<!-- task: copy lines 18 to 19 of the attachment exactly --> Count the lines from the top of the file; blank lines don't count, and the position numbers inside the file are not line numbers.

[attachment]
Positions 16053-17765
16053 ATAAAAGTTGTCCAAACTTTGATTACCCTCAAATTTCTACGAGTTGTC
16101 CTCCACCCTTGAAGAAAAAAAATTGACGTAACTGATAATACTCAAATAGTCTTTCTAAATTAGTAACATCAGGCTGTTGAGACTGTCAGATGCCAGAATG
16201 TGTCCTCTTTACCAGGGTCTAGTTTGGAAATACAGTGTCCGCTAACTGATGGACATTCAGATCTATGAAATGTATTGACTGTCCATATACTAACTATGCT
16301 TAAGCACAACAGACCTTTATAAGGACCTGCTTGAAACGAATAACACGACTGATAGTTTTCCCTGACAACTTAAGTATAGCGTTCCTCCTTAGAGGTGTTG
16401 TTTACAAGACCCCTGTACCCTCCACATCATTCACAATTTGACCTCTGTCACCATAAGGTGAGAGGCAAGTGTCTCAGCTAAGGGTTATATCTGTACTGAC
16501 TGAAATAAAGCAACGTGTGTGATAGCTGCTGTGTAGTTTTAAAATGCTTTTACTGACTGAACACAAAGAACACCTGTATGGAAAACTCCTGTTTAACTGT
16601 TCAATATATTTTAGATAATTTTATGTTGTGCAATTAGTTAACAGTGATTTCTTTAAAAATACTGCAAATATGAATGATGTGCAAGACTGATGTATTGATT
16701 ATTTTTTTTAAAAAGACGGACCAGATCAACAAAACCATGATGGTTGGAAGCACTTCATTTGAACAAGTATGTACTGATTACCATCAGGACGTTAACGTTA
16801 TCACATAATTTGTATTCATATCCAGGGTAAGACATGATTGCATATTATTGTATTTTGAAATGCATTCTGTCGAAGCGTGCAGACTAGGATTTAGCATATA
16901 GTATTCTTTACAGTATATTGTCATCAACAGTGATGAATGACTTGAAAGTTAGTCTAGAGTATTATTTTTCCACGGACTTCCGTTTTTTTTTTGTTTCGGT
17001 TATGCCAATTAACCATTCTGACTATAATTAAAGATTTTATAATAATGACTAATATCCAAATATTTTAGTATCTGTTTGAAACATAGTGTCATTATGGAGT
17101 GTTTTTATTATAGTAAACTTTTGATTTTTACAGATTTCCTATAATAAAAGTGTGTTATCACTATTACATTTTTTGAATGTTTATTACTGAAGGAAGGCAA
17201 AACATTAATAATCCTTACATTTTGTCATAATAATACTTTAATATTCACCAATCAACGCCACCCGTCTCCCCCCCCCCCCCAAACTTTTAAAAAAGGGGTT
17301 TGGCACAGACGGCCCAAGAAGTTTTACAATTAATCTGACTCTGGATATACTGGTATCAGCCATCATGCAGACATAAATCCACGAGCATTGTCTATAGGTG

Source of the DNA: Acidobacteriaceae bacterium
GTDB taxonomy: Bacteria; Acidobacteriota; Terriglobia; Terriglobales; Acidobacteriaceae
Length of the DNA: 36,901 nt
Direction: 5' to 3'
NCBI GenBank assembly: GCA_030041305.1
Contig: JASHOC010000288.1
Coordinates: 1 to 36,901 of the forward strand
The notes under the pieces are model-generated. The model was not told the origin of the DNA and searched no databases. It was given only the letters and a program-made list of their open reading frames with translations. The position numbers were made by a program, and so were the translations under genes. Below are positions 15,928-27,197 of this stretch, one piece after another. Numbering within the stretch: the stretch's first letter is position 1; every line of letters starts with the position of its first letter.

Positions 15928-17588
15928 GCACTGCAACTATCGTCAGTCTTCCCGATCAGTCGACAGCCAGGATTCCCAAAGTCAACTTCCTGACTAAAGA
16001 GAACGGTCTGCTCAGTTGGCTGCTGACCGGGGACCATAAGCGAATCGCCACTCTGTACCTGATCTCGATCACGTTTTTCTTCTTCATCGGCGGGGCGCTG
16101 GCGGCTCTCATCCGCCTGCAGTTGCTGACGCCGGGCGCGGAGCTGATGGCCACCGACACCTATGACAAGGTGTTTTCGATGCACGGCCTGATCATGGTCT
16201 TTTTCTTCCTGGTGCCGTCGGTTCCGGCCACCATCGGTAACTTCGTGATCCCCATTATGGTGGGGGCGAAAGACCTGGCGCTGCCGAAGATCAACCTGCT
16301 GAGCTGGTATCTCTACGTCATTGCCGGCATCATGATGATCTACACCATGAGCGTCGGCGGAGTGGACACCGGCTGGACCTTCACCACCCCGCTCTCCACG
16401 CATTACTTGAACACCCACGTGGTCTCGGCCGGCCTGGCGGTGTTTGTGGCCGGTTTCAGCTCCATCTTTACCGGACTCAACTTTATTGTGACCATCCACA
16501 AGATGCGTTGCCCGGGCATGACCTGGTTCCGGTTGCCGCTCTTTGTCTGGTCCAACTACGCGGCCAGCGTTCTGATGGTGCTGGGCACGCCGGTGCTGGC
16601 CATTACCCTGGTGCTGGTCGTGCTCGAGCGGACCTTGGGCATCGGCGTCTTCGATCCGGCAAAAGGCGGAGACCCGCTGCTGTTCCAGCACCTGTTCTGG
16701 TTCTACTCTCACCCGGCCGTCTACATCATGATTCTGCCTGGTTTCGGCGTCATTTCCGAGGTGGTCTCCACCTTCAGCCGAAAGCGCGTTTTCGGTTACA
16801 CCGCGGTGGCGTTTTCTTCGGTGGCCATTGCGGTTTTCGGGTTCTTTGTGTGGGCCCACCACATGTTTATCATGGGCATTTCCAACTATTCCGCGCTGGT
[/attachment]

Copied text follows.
Length of the DNA: 36,901 nt
Direction: 5' to 3'